Recurrence-free survival more than 10 years after liver resection for hepatocellular carcinoma

S. Eguchi, T. Kanematsu, S. Arii, M. Omata, M. Kudo, Michiie Sakamoto, K. Takayasu, M. Makuuchi, Y. Matsuyama, M. Monden

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Abstract

Background: High recurrence rates after liver resection with curative intent for hepatocellular carcinoma (HCC) remain a problem. The characterization of long-term survivors without recurrence after liver resection may help improve the therapeutic strategy for HCC. Methods: A nationwide Japanese database was used to analyse 20 811 patients with HCC who underwent liver resection with curative intent. Results: The 10-year recurrence-free survival rate after liver resection for HCC with curative intent was 22·4 per cent. Some 281 patients were recurrence-free after more than 10 years. The HCCs measured less than 5 cm in 83·2 per cent, a single lesion was present in 91·7 per cent, and a simple nodular macroscopic appearance was found in 73·3 per cent of these patients; histologically, most HCCs showed no vascular invasion or intrahepatic metastases. Multivariable analysis revealed tumour differentiation as the strongest predictor of death from recurrent HCC within 5 years. Conclusion: Long-term recurrence-free survival is possible after liver resection for HCC, particularly in patients with a single lesion measuring less than 5 cm with a simple nodular appearance and low tumour marker levels.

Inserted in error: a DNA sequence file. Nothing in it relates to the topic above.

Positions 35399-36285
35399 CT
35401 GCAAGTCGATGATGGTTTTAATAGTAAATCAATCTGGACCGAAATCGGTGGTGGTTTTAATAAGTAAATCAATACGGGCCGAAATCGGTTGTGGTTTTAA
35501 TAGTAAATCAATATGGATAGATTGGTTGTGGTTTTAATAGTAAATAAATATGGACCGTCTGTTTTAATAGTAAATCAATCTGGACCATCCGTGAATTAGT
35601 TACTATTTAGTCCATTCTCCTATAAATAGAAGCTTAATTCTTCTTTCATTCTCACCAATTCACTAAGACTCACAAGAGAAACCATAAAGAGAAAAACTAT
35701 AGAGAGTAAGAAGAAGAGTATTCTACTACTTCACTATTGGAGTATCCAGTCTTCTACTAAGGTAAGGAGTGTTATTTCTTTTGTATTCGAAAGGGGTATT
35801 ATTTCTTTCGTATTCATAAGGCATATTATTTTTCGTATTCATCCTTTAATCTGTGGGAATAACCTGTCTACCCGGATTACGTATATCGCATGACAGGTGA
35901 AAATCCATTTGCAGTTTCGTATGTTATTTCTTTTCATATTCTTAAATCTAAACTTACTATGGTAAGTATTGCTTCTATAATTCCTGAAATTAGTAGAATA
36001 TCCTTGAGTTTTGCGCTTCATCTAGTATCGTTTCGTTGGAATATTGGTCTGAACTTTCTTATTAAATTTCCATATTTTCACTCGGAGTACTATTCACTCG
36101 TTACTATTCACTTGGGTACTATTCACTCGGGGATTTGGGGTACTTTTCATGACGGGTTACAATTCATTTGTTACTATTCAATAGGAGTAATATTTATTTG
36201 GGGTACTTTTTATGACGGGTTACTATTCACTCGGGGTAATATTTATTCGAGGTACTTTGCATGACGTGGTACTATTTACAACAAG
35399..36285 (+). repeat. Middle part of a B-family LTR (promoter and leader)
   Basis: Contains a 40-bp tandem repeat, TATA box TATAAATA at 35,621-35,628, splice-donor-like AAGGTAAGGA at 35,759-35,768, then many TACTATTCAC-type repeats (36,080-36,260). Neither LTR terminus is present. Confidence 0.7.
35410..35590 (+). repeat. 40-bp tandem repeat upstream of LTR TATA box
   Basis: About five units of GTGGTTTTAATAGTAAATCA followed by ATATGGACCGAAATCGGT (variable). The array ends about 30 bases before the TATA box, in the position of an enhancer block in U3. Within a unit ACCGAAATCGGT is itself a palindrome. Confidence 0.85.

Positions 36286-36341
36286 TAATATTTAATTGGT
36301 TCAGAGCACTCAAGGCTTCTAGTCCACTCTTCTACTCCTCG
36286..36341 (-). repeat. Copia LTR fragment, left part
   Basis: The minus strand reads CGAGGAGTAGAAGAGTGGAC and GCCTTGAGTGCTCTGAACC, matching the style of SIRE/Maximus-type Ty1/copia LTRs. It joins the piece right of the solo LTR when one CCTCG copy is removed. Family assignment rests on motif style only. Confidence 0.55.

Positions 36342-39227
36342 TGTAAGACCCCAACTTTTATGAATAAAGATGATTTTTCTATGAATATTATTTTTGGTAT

Original languageEnglish
Pages (from-to)552-557
Number of pages6
JournalBritish Journal of Surgery
Volume98
Issue number4
DOIs
Publication statusPublished - 2011 Apr

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Hepatocellular Carcinoma
Recurrence
Survival
Liver
Tumor Biomarkers
Blood Vessels
Survivors
Survival Rate
Databases
Neoplasm Metastasis
Neoplasms
Therapeutics

ASJC Scopus subject areas

  • Surgery

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Recurrence-free survival more than 10 years after liver resection for hepatocellular carcinoma. / Eguchi, S.; Kanematsu, T.; Arii, S.; Omata, M.; Kudo, M.; Sakamoto, Michiie; Takayasu, K.; Makuuchi, M.; Matsuyama, Y.; Monden, M.

In: British Journal of Surgery, Vol. 98, No. 4, 04.2011, p. 552-557.

Research output: Contribution to journalArticle